For us and our boys, that means taking them out of the schools and teaching them at home.

Also, as to unsocialized homeschoolers, well, Kris says some of us are, well, at least we are a little weird. She is probably right.

(I don’t know her, and am not much familiar with her writing, but i thought her blog worth pointing out in context.)

At I found

Dystopias Seen, Dystopias Imagined


(Read more: worth the while.

It was his crosslink to, that has me writing.

Mr. Oppenheimer says, “There are two fundamentally opposed means whereby man, requiring sustenance, is impelled to obtain the necessary means for satisfying his desires. These are work and robbery, one’s own labor and the forcible appropriation of the labor of others. Robbery! Forcible appropriation! These words convey to us ideas of crime and the penitentiary, since we are the contemporaries of a developed civilization, specifically based on the inviolability of property. And this tang is not lost when we are convinced that land and sea robbery is the primitive relation of life, just as the warrior’s trade – which also for a long time is only organized mass robbery constitutes the most respected of occupations. Both because of this, and also on account of the need of having, in the further development of this study, terse, clear, sharply opposing terms for these very important contrasts, I propose i. the following discussion to call one’s own labor and the equivalent exchange of one’s own labor for the labor of others, the “economic means” for the satisfaction of needs, while the unrequited appropriation of the labor of others will be called the “political means.””

We all know that forcefully taking is wrong. (Coercion of any sort, all the same.) Oddly, nearly half of us think it can be justified by labeling it liberalism or progressivism and claiming it for the greater good, as though inflicting pain on a few is justified if the pain of many is lessened, even if that lessening is demeaning and dehumanizing to all.

We complicate things. The simple rule is to do what is right.

When I am wronged, I must first ensure I do not add to wrong. I must consider, first, how to not be part of the problem, and I had better do what I can to elevate the problem, if I can.  Read the rest of this entry »

Over at AmericanThinker, Thomas Lifson comments on some absurd propaganda.

It would be somewhat humorous if there were any possibility it was supposed to be, satire, hyperbole, and such, but no, they (at least Oleg) really seem to think people will accept such drivel. Sadly, some will.

Dr. Judith Curry has my full esteem. MEM, not so much.

Climate Etc.

by Judith Curry

 “If you see something, say something.”

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It takes two things to do anything, anything at all, time and energy. The sun and life on this planet spent eons concentrating energy for us in what we now call fossil fuels. Wouldn’t we be ingrates to not use it?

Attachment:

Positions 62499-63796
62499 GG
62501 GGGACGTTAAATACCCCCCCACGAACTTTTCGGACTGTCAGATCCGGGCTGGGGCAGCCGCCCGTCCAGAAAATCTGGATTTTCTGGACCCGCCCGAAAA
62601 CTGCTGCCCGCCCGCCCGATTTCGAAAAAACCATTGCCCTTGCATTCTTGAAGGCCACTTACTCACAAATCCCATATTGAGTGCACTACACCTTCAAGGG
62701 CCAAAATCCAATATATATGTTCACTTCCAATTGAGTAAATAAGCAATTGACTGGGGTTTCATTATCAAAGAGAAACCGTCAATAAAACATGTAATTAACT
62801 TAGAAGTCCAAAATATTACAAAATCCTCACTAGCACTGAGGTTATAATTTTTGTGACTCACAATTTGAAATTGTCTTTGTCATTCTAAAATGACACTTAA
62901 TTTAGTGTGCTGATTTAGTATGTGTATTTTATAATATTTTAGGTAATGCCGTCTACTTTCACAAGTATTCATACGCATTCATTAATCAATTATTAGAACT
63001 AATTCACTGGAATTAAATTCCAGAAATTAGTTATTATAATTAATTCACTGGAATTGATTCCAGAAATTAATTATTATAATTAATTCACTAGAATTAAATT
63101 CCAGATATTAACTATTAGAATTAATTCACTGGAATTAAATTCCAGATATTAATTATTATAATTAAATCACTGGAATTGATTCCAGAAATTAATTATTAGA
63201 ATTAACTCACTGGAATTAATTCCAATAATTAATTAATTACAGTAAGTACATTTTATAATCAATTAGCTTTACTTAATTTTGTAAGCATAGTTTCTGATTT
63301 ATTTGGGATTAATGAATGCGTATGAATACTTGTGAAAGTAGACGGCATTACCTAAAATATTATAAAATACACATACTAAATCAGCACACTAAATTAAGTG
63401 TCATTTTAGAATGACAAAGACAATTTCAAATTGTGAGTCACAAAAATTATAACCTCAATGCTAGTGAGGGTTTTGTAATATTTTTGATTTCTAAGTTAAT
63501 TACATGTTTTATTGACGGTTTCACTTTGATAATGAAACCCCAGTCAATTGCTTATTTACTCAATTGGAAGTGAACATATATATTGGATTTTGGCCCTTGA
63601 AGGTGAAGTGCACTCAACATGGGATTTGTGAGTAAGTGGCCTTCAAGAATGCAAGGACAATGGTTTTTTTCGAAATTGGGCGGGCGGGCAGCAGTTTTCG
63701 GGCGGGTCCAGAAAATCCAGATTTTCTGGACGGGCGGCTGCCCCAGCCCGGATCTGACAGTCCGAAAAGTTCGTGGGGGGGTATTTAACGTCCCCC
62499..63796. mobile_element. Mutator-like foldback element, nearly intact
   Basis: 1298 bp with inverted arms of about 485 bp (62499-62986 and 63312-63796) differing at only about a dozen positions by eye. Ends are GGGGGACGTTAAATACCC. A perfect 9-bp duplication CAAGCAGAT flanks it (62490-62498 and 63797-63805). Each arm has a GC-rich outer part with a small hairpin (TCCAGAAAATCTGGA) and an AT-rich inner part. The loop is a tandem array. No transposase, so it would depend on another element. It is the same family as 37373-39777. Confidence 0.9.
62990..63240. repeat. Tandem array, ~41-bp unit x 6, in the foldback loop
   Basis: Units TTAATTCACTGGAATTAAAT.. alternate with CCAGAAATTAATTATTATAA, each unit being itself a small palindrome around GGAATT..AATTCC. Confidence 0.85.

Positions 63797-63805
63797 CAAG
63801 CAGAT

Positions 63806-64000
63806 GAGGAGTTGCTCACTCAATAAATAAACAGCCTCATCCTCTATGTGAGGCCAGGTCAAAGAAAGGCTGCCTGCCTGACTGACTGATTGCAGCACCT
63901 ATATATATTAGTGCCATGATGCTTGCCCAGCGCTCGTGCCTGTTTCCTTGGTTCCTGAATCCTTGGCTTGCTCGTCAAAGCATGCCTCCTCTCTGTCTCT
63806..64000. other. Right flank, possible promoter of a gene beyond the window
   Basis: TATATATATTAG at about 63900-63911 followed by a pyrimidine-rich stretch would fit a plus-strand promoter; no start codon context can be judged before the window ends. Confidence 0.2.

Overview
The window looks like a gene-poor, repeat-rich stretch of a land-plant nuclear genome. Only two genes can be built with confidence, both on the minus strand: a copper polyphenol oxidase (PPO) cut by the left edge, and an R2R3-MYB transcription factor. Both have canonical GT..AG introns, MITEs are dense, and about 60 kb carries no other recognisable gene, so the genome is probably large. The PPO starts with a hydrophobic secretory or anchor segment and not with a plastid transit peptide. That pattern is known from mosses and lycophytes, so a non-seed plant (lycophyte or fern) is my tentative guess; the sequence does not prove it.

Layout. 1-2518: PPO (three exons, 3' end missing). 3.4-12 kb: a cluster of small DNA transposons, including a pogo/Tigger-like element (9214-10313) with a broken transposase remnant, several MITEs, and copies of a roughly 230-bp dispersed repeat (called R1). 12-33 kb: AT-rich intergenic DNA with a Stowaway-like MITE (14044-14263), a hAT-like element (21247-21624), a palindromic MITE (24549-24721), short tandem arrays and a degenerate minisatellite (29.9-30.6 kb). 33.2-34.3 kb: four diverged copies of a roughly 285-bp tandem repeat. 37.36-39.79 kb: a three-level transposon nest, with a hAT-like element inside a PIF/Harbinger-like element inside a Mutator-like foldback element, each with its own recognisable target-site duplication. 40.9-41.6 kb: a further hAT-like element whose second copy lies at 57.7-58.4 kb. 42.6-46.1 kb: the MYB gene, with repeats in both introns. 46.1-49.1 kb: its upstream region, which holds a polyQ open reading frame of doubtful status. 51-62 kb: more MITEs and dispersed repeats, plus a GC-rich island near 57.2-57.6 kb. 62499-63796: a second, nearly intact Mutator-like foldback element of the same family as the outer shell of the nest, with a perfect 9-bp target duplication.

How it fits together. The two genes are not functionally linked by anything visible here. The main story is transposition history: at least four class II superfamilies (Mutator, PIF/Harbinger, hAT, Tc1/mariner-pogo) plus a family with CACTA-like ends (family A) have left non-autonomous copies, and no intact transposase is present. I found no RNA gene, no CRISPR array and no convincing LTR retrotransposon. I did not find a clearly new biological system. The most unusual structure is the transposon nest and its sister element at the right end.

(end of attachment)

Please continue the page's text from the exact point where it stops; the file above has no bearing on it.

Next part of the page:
Watts Up With That?

Landmark Report Calculates Societal Benefits of Fossil Energy to be at Least 50 Times Greater than Perceived Costs of Carbon

Benefits outweigh supposed costs by range of 50-1 to 500-1

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I knew this man. I think God tried to warn me, and I didn’t hear well enough.

We all know someone else who fits this. If only we can come to our senses.

Words by Terry Taylor
Music by Terry Taylor, Tim Chandler and Greg Flesch
©1991 Twitchen Vibes/ Brainstorm Artists Int’l.. ASCAP/BMI
He will always trust his own vision
Could be a dangerous man
He’s guided by no one
Attracted to the sound
Of the interior voices
He will not listen hard enough
To any other man

He gets a big warm sweet interior glowing
He gets a grand elitist superior knowing
This convinces us he’s infallible – yeah

By sheer force of will
He leaves a deep impression
Self-confidence persuades us that he is a saint
Then we watch him tear apart another city
Turns it to dust and ash
A mighty nation’s falling


He downs another coffee
And the feeling grows
He’s building monuments so high
In his expanding mind
He eats a six course dinner
And hears the voice of the spirit
This voice says
“Well done my very good and faithful servant”


Terry Scott Taylor, especially combined with this group we’ve known so long as Daniel Amos. They really are among the best every. The world so often misses the greatest among us. It is sad we fall for those who seem to have a glow, as well as those who glitter and shine with a false flame.

As good as all their work is, much of it true masterpiece, their latest is absolutely the best album of 2013, and the best of Daniel Amos. Amazing on so many levels. Dig Here, Said the Angel is a worthy of addition to your collection.

If you are one of the vinyl devotees, then you can get a special edition disk at their website:

Spotify has all their work as well.

I found an article at American Thinker worth pointing out.

Quoting (Don Sucher):

“Young children often have an aversion to reality. Their ways of running from it are often amusing: the pretend friend, the one that takes their side when things are difficult, and the pretend enemy, the one who takes the blame for their errors and misdeeds.

“Parents traditionally have strived to help their children cope with reality through instruction, emotional support, and abundant love. But today it is increasingly common for parents instead to protect their children from reality as to teach them to effectively deal with it. And such parents typically have come to expect, and receive, support in these efforts from society’s institutions — especially the public schools.”